Abstract: This dissertation covers three related topics. They are on tracking, search, and network information theory respectively. For the first topic, we propose an information theoretic formulation for the problem of target tracking via sensor querying. Our goal is to study the fundamental limits of trackability. The target motion is modeled by a finite state-space Markov chain. We show that for a target to be trackable the minimum query quota required is no less than the entropy rate $H$ of the Markov chain, but no more than $\lceil H+1 \rceil$. Subsequently, we consider the adaptive case where the target motion law, namely the probability transition function of the Markov chain, is unknown to the tracker a priori. In this case, the tracker is expected to learn the target motion law and track the target simultaneously. It turns out that the extra burden of learning the motion law for the tracker sacrifices no loss of tracking performance in the asymptotical region---we show that for a target to be universal-trackable no more than $\lceil H+1\rceil$ number of queries at each time step is required. For the second topic, we study a class of search problems. The general setup models the ubiquitous situation where a searcher aims to find an immobile target with minimum expected latency and the location of the target is a discrete random variable distributed over a set of possible locations. Both bounded and unbounded search problems are considered. We first consider the Bounded Discrete Linear Search Problem (BDLSP)---the distribution of the target location has a finite support on the integer line---and show that the BDLSP is quadratic-time solvable by formulating it as a Markov Decision Problem (MDP). However, the graph search problem (GSP)---the target is located on the vertices of a graph---is shown to be NP-complete. Then we consider the erroneous BDLSP (EBDLSP)---the searcher may miss the target with a probability when the target location is visited---and derive lower and upper bounds on the performance loss for the EBDLSP in terms of that of its error-free counterpart BDLSP. In the second part, we consider the Unbounded Discrete Linear Search Problem (UDLSP)---the distribution of the target location has an infinite support on the integer line. Theoretically, we show that an optimal search policy exists if and only if the double-sided mean of the distribution is finite. Then, we focus on symmetric UBDLSPs and establish the expanding property of optimal policies for symmetric UBDLSPs. Algorithmically, we propose a procedure effectively approximating the optimal value and the optimal policy given that the optimal policy is unique. To investigate the convergence rate of the procedure, we study the growth rate of the turning points of optimal policies for symmetric UBDLSP. We show that the increment sequences of the optimal policies for symmetric UBDLSPs with heavy-tailed distributions are necessarily unbounded. For the first part of the third topic, we focus on characterizing the range of the entropy function, essential to multi-terminal information theory. We disprove certain potentially valid non-Shannon-type inequalities with a computer-aided search for counterexamples and show that none of the three extra conditional mutual information terms in the Zhang-Yeung inequality can be dropped for it to remain valid. A general condition, subsuming all the previously known conditions, is obtained for the Ingleton inequality---we show that quasi-Hamilton groups, including Hamiltonian groups as a subclass, satisfy the Ingleton inequality. To our best knowledge, this is the first time that certain classes of non-abelian groups are found to satisfy the Ingleton inequality. Recently, we have uncovered an obscure note written by Shannon, in which the notions of information elements and information lattices were proposed to build a general theory for multi-terminal network communication. In the second part of the third topic, we formalize these two notions and establish isomorphisms between information lattices and certain subgroup lattices. Exploiting this formalization, we identify a comprehensive parallelism between information lattices and subgroup lattices. Qualitatively, we demonstrate isomorphisms between information lattices and subgroup lattices. Quantitatively, we establish a decisive approximation relation between the entropy structures of information lattices and the log-index structures of the corresponding subgroup lattices. This approximation extends the approximation for joint entropies carried out previously by Chan and Yeung. As a consequence of our approximation result, we show that any continuous law holds in general for the entropies of information elements if and only if the same law holds in general for the log-indices of subgroups. As an application, by constructing subgroup counterexamples we find surprisingly that common information, unlike joint information, obeys neither the submodularity nor the supermodularity law. We emphasize that the notion of information elements is conceptually significant---formalizing it helps to reveal the deep connection between information theory and group theory. The parallelism established here admits an appealing group-action explanation and provides useful insights into the intrinsic structure among information elements from a group-theoretic perspective.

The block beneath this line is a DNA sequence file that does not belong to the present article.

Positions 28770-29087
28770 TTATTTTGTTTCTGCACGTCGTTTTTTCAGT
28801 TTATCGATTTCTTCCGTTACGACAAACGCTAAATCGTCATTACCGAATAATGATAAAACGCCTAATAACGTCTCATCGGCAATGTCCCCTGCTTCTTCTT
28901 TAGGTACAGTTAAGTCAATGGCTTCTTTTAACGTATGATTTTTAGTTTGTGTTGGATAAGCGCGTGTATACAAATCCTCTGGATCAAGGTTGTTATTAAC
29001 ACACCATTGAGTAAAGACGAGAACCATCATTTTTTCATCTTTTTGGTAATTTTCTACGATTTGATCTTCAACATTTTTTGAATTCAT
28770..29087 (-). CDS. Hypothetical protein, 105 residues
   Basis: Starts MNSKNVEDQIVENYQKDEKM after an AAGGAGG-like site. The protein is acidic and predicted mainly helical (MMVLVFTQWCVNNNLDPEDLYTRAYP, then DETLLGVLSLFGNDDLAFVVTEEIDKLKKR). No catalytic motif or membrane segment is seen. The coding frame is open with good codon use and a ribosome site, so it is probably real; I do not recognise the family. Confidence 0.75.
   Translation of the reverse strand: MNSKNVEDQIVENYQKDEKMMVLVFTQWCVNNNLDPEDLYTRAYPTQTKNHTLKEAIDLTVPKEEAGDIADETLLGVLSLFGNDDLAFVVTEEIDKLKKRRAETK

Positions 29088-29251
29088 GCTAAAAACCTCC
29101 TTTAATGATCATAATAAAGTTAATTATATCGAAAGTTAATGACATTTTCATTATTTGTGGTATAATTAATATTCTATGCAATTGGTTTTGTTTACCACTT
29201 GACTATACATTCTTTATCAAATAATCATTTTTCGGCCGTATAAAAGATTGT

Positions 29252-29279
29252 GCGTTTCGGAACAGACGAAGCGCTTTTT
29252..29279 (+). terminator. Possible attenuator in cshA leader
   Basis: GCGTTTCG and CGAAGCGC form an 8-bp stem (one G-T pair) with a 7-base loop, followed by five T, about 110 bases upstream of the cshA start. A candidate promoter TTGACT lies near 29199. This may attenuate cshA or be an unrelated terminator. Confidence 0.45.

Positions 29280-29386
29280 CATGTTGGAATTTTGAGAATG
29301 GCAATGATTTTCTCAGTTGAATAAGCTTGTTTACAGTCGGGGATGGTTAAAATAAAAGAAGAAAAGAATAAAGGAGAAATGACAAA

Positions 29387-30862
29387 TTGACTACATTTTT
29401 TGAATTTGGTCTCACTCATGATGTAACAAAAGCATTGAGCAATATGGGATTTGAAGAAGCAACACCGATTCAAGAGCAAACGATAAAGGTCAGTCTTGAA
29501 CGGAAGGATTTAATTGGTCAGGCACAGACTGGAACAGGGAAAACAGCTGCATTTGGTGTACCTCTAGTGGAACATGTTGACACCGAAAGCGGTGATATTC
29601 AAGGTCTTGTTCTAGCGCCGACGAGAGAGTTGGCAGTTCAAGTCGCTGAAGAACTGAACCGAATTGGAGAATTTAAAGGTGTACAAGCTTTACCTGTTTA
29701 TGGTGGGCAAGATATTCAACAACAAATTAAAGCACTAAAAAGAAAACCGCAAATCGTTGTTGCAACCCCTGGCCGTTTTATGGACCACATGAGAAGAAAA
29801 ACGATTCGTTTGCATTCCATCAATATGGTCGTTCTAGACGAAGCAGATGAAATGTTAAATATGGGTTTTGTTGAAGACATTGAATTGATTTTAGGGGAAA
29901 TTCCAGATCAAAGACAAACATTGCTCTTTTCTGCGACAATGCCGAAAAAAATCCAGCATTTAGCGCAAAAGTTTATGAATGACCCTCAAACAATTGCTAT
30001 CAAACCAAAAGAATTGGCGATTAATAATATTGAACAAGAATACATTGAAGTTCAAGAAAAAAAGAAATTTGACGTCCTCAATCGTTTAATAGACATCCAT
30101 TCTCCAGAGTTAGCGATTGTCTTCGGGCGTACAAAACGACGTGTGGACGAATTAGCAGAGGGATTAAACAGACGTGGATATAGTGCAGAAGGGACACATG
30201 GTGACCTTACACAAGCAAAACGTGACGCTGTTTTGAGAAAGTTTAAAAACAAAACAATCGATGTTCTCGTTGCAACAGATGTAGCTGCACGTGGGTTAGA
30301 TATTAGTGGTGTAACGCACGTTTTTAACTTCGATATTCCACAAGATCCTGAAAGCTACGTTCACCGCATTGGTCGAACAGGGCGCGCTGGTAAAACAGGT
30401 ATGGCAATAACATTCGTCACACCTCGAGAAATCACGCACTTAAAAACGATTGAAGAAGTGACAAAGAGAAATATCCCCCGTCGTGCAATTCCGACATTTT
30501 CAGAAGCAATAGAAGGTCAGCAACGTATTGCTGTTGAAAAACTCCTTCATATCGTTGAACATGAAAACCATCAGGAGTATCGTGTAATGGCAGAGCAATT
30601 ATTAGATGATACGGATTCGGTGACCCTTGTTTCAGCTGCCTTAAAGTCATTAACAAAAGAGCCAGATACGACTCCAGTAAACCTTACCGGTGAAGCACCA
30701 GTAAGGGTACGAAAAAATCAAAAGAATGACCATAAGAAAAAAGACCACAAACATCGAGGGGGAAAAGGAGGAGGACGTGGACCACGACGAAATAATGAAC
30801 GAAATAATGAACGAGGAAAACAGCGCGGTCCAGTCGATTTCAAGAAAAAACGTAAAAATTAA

Adviser: Dr. Edwin K.P. Chong

Co-Adviser:

Non-ECE Member: Dr. Donald Estep, Dept. of Mathematics

Member 3: Dr. Louis L. Scharf

Addional Members:

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